None. Like a lot of craft distillers, we are coming in absolutely new to this process. Strange thing is, everything I’ve learned is useful – the bio/chemistry degree, writing about food/drink, cooking, marketing, not to mention being a farm kid and working with lots of different kinds of equipment. That’s probably been the most helpful because after talking with dozens of distillers (and training with 45th Parallel in New Richmond, WI, Koval in Chicago and Spring 44 in Denver), I’ve realized that they’re a lot like farmers. Everyone has their own way of doing this – there’s no wrong way. At the same time, it’s similar to talking with farmers about crop rotation, everyone thinks their way is best. You talk to any one of the 10+ distillers starting up in MN right now, and every one of them is getting there in a slightly different way, but a way that works for them.
The phrase “grain to bottle” is oft-used, and frankly sometimes abused by craft distilleries, could you take us through, step-by-step, your farming, harvesting, milling, and distilling process?
We are a true seed-to-glass distillery. I sourced each of the seed varieties we’re growing myself — organic corn, winter rye and winter wheat (no GMO). I planted 140 acres of rye on Section 4 of the family farm; 7 acres of corn is growing right outside our distillery door. I plan on harvesting the rye soon – probably by second week of August. From there, once each of the grains have been cleaned and dried by a local seed dealer, I’ll mill them at the distillery, mash, and ferment for 3-4 days, then distill. The rye will be the neutral spirit for the gin and the base of the rye whiskey. The rye whiskey will be mostly rye, with a bit of corn to sweeten it.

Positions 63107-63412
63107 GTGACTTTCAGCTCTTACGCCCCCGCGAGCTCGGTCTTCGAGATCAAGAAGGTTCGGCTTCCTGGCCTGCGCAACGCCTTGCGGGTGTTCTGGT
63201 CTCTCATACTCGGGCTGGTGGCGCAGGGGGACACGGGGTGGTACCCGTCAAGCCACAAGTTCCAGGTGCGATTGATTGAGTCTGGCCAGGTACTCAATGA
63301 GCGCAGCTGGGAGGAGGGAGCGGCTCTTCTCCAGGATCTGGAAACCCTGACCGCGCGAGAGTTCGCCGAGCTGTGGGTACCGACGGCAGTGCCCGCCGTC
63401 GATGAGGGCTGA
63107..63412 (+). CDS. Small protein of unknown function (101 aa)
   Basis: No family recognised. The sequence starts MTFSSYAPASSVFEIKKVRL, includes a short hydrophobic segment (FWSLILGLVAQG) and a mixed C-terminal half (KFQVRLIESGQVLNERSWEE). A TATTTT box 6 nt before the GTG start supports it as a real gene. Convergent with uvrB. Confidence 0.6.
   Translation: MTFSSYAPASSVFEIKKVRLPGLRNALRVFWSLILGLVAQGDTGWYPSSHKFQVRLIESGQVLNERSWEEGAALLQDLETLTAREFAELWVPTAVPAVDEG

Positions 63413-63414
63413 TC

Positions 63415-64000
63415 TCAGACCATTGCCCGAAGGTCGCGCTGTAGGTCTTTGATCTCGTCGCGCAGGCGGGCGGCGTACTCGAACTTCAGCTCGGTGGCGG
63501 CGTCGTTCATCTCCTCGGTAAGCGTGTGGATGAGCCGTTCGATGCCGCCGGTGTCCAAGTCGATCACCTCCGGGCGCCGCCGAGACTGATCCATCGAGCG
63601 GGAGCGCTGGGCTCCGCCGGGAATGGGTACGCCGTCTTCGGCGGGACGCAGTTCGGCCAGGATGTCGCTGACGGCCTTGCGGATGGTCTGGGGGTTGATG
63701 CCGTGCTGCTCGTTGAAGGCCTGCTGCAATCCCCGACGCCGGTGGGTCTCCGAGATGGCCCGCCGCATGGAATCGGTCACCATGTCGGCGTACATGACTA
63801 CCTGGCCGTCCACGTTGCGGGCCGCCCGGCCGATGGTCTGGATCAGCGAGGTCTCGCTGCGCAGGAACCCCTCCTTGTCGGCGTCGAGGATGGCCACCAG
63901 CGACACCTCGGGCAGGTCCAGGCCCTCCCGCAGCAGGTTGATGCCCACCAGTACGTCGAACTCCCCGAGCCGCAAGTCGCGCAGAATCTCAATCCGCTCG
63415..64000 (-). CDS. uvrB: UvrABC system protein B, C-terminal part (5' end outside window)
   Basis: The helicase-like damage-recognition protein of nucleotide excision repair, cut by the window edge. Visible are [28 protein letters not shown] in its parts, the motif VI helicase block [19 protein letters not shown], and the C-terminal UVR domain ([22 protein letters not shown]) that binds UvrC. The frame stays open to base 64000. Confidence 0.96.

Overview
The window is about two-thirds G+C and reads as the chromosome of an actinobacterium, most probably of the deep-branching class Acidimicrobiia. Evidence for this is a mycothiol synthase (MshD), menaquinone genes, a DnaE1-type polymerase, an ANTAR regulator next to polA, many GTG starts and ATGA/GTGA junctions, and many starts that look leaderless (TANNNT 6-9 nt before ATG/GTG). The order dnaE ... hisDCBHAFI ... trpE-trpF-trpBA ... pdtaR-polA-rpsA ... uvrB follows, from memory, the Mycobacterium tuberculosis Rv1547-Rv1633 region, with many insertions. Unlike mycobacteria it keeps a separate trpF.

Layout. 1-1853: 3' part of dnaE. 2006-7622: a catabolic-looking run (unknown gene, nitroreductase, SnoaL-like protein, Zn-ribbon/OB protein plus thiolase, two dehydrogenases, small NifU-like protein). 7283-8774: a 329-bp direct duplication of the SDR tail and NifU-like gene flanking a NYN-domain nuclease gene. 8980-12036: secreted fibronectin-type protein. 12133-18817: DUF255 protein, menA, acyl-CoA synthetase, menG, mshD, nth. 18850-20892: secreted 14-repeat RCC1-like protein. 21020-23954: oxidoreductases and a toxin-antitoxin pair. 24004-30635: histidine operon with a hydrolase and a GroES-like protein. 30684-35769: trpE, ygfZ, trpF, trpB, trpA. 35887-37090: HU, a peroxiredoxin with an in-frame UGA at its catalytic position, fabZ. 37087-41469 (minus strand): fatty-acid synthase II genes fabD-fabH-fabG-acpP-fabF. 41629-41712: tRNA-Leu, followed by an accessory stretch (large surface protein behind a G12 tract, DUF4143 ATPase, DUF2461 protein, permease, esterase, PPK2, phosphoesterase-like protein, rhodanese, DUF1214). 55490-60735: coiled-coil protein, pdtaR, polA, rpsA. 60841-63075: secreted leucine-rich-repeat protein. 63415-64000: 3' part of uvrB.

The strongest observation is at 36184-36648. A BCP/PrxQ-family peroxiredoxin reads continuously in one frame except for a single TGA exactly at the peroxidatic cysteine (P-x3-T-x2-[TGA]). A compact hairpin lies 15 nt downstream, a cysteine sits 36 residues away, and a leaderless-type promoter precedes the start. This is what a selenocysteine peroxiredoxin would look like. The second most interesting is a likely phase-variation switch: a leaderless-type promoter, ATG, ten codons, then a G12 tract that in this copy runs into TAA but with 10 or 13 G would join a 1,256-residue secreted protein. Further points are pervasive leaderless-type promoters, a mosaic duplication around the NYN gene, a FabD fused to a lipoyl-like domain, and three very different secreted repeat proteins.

Speaking of the rye, are you using a particular variety of rye and what are its distinct qualities?
We started with a variety called AC Hazlet. This is a winter rye, and I chose it based on yield, winter hardiness, and resistance to lodging (stands up well, literally, against the wind and rain – ed.). It’s a bit shorter in height than older varieties of rye, and this is primarily what helps with the lodging. There are dozens of rye varieties, and I’ll likely give a few of them a try next year and see how they like it on our ground.
Not knowing much about farming (ok, not really knowing anything), how much distilling capacity does your grain crop allow? Are all the crops used solely for the booze-making?